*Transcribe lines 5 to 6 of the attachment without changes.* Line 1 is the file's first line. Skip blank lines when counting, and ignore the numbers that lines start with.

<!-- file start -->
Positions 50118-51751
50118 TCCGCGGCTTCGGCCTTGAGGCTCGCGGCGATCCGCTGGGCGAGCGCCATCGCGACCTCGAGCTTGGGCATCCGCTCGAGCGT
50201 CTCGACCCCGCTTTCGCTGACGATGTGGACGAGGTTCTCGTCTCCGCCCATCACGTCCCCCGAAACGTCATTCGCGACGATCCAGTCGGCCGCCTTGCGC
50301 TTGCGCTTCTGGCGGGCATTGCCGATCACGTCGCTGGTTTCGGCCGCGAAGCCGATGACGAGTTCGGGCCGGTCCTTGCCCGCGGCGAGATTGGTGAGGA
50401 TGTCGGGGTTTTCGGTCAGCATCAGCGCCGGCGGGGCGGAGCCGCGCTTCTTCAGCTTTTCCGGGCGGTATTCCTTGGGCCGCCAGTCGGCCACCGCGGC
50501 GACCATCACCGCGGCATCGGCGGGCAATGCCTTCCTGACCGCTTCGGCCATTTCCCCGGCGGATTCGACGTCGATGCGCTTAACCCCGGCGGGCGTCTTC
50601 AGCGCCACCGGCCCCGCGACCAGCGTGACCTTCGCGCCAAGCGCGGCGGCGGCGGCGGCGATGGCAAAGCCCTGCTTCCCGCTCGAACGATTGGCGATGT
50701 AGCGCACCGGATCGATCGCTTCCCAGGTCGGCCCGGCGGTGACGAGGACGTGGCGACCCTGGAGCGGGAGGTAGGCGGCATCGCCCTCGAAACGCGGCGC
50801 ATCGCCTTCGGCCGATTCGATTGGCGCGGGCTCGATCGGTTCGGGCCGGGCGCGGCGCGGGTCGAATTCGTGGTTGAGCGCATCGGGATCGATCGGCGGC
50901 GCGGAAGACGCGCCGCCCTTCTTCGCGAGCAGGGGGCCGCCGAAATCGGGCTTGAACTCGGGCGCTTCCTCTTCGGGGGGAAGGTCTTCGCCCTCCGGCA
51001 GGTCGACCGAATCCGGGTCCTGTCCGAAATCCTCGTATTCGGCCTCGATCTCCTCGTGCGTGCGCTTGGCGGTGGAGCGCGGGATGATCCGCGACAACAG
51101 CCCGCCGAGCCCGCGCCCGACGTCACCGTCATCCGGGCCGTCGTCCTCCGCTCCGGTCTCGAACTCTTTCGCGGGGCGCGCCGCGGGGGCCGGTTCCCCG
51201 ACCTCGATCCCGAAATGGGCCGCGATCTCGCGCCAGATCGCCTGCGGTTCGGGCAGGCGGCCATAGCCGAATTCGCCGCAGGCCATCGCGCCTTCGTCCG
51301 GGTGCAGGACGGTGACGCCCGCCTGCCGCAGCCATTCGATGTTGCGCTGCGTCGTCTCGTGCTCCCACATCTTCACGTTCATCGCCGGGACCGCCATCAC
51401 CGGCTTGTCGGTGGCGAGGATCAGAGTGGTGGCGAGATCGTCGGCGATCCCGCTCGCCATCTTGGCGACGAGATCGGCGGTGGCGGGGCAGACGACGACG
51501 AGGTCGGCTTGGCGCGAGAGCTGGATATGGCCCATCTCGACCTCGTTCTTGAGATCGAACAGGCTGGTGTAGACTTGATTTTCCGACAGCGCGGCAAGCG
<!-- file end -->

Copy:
50401 TGTCGGGGTTTTCGGTCAGCATCAGCGCCGGCGGGGCGGAGCCGCGCTTCTTCAGCTTTTCCGGGCGGTATTCCTTGGGCCGCCAGTCGGCCACCGCGGC
50501 GACCATCACCGCGGCATCGGCGGGCAATGCCTTCCTGACCGCTTCGGCCATTTCCCCGGCGGATTCGACGTCGATGCGCTTAACCCCGGCGGGCGTCTTC